Adobe Systems pushed out a critical security update for its Shockwave Player that fixes nearly a dozen security vulnerabilities. The software maker also is warning that attackers are targeting a previously unidentified security hole in its Acrobat and PDF Reader products.
The Shockwave patch plugs 11 security holes in program, most of which attackers could use remotely to take control over an affected system. Updates are available for Mac and Windows computers, from this link. The latest version is 126.96.36.1995. Before you blithely click through the process, keep a lookout for pre-checked “free” software that will install alongside this Shockwave update if you simply accept all the default options. When I tested the Shockwave installer, it included a “free PC performance scan from PC Tools’s Registry Mechanic. I opted to untick the check mark next to that option before proceeding with the rest of the install, which was otherwise uneventful.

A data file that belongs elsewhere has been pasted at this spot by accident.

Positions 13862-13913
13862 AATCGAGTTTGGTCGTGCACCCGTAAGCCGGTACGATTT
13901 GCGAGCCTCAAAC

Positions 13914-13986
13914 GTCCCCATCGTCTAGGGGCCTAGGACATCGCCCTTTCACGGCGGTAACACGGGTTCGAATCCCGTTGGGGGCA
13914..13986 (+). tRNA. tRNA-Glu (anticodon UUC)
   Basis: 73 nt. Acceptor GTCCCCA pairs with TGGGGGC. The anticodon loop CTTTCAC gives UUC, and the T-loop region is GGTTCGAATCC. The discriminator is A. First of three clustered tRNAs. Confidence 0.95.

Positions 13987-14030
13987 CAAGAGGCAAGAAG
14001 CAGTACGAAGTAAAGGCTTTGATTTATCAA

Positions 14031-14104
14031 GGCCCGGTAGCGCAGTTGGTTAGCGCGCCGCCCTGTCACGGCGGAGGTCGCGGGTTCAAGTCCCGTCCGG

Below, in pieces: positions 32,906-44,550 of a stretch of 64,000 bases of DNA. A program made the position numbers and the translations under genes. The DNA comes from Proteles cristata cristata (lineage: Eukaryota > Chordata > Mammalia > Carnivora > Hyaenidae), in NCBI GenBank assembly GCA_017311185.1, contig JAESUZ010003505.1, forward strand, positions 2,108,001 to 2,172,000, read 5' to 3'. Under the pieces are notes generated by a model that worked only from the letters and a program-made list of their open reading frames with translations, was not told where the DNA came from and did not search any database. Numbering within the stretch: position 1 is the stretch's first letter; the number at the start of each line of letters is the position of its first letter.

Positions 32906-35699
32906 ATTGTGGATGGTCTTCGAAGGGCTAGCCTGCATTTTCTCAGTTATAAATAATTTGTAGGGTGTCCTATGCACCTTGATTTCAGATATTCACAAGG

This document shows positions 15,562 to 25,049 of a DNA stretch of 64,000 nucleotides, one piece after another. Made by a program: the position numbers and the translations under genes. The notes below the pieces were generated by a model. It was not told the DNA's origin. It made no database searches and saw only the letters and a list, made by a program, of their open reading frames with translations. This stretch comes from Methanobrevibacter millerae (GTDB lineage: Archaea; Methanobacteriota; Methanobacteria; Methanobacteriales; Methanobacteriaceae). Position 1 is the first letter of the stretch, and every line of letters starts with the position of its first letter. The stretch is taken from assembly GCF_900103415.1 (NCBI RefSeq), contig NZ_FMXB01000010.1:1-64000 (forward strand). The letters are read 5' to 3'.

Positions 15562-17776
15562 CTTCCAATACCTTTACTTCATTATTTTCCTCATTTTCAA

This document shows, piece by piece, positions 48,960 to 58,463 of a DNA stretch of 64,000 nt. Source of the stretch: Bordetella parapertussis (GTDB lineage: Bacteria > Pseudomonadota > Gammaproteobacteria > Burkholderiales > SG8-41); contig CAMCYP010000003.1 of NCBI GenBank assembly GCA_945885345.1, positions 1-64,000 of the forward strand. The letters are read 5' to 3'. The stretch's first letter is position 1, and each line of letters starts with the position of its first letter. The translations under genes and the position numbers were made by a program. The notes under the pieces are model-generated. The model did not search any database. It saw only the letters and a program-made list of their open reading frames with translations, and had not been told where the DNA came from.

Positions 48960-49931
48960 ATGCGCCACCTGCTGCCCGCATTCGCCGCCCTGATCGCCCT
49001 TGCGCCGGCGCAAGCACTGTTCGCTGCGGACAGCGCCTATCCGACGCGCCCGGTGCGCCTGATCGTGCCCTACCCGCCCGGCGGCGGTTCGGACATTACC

Due to Adobe’s huge market share and apparent abundance of as-yet-undiscovered security holes, life with Adobe’s products can feel a bit like playing Whac-a-Mole: Just when you’ve patched one Adobe product it seems like there’s another one under assault by attackers. True to form, Adobe released a separate advisory today warning that hackers were targeting a critical flaw in the latest version of its Acrobat and PDF Reader products.
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